Saturday, August 4, 2012

The Emerald Ghost

It’s the season of summer storms on the eastern seaboard. Every day the weather forecast includes a thunderstorm warning for our area, and it’s anyone’s guess if one will materialize over our particular neighborhood. Almost every day at some point the clouds gather and distant rumbles slowly get louder. Then it’s time to disconnect my laptop, make sure the windows are closed, and bring my hanging petunia plants inside. Sometimes it’s a false alarm. After little more than a brief shower, the sun comes out again and steams the faint moisture from the tarmac. But often we find we’re in for preview of Armageddon, with sheets of lightning, deafening explosions of thunder, and rain so torrential it turns our street into a river.

When these storms are accompanied by damaging gusts of wind as in the recent derecho or last year’s Hurricane Irene, it is best to stay away from the top floor of the house. After one freakishly sudden storm a couple of years ago, the entire giant oak tree at the corner of our road had fallen, barely missing our neighbors’ house. As with many urban trees, its root ball had been too small, so the violent wind was able to knock down that 60-foot tree like a skittle. And of course in the wake of these storms with painful regularity we lose power, often for several days, leaving us with no phone, no internet, no fridge, and, worst of all in the heat of a Washington summer, no air conditioning or even a fan. It’s at those times when it becomes completely clear why Washington DC used to be considered a hardship posting in the diplomatic world.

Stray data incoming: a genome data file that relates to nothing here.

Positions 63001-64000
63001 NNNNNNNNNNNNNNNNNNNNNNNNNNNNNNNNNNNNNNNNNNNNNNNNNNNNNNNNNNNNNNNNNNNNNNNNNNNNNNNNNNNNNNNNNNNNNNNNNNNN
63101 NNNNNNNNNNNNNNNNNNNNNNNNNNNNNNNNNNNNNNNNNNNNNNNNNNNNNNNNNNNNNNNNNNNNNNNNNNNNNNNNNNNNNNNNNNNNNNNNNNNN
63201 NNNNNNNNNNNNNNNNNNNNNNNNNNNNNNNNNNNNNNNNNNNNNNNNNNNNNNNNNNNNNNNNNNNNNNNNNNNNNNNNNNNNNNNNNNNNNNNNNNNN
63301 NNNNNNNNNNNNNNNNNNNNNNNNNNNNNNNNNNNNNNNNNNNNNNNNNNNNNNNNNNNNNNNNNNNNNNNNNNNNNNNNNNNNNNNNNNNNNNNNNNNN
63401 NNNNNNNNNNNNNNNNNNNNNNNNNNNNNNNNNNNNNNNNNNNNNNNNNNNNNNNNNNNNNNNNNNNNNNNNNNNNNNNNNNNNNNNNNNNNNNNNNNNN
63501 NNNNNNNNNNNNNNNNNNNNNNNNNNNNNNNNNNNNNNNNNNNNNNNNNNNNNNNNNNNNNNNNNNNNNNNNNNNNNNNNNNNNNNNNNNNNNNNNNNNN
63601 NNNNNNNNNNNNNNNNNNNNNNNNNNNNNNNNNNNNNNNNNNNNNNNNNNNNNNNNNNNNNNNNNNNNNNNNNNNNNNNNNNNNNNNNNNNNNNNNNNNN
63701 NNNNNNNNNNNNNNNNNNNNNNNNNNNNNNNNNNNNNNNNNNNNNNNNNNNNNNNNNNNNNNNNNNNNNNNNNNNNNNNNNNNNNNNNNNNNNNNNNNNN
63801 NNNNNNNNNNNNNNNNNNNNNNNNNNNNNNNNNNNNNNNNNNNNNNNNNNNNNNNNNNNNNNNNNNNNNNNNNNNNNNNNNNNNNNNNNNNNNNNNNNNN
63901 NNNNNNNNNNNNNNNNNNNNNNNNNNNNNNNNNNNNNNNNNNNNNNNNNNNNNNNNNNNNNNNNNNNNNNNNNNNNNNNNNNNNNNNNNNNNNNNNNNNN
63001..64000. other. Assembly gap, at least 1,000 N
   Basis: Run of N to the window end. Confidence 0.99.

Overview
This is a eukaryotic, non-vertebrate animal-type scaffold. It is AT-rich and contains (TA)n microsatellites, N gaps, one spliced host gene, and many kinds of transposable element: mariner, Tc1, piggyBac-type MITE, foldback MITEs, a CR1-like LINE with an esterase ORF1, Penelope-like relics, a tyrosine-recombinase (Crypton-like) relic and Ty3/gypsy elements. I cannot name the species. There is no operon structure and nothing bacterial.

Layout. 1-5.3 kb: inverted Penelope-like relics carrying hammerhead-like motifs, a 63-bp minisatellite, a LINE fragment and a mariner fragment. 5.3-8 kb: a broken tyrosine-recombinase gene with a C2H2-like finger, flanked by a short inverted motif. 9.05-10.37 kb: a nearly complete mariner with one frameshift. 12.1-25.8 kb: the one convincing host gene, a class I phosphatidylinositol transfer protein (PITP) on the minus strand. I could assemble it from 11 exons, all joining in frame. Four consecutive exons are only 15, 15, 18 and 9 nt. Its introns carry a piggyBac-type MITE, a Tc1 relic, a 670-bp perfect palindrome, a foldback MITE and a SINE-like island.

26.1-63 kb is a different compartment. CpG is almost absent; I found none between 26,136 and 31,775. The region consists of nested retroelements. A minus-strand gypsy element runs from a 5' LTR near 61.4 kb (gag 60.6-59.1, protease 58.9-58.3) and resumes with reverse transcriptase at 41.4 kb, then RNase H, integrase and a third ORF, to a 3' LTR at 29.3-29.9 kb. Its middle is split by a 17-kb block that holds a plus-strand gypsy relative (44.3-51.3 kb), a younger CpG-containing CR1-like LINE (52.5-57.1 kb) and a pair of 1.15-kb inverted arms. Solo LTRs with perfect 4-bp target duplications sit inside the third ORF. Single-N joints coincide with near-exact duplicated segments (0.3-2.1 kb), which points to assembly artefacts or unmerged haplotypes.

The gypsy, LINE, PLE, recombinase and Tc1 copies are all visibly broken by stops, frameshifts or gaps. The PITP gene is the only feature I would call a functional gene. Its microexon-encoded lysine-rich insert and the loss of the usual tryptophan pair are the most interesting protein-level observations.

This poem by Emily Dickinson expresses the end-of-the world quality that these storms can have and how extraordinary it can feel to look around after it’s all over and see how much has survived.
There came a Wind like a Bugle

There came a Wind like a Bugle-
It quivered through the Grass
And a Green Chill upon the Heat
So ominous did pass
We barred the Windows and the Doors
As from an Emerald Ghost-

The Doom's electric Moccasin
That very instant passed-
On a strange Mob of panting Trees
And Fences fled away
And Rivers where the Houses ran
Those looked that lived-that Day-
The Bell within the steeple wild
The flying tidings told-
How much can come
And much can go,
And yet abide the World!

1 comment:

  1. True! And wonderful poem. Thanks for posting.
    - Jane